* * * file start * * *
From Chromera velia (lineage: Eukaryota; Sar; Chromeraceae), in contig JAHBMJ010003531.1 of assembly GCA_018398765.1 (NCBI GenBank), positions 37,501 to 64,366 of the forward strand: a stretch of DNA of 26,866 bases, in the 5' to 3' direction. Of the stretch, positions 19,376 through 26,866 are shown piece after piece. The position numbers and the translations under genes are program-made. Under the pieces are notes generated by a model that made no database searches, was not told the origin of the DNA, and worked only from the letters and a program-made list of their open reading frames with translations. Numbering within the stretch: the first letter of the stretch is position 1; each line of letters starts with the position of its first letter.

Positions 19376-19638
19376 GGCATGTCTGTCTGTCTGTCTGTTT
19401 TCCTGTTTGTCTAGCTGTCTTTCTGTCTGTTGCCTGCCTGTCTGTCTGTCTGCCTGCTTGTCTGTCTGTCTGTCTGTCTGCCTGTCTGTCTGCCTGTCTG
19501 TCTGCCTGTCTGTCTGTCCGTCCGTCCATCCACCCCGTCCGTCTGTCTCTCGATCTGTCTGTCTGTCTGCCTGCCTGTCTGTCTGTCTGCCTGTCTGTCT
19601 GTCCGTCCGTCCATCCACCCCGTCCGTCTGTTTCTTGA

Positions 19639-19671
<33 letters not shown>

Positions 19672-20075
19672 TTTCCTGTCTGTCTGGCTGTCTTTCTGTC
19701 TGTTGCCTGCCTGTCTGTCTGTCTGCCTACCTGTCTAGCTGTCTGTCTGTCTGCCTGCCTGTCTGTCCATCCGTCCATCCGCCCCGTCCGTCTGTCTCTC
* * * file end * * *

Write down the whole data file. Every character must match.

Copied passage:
From Chromera velia (lineage: Eukaryota; Sar; Chromeraceae), in contig JAHBMJ010003531.1 of assembly GCA_018398765.1 (NCBI GenBank), positions 37,501 to 64,366 of the forward strand: a stretch of DNA of 26,866 bases, in the 5' to 3' direction. Of the stretch, positions 19,376 through 26,866 are shown piece after piece. The position numbers and the translations under genes are program-made. Under the pieces are notes generated by a model that made no database searches, was not told the origin of the DNA, and worked only from the letters and a program-made list of their open reading frames with translations. Numbering within the stretch: the first letter of the stretch is position 1; each line of letters starts with the position of its first letter.

Positions 19376-19638
19376 GGCATGTCTGTCTGTCTGTCTGTTT
19401 TCCTGTTTGTCTAGCTGTCTTTCTGTCTGTTGCCTGCCTGTCTGTCTGTCTGCCTGCTTGTCTGTCTGTCTGTCTGTCTGCCTGTCTGTCTGCCTGTCTG
19501 TCTGCCTGTCTGTCTGTCCGTCCGTCCATCCACCCCGTCCGTCTGTCTCTCGATCTGTCTGTCTGTCTGCCTGCCTGTCTGTCTGTCTGCCTGTCTGTCT
19601 GTCCGTCCGTCCATCCACCCCGTCCGTCTGTTTCTTGA

Positions 19639-19671
<33 letters not shown>

Positions 19672-20075
19672 TTTCCTGTCTGTCTGGCTGTCTTTCTGTC
19701 TGTTGCCTGCCTGTCTGTCTGTCTGCCTACCTGTCTAGCTGTCTGTCTGTCTGCCTGCCTGTCTGTCCATCCGTCCATCCGCCCCGTCCGTCTGTCTCTC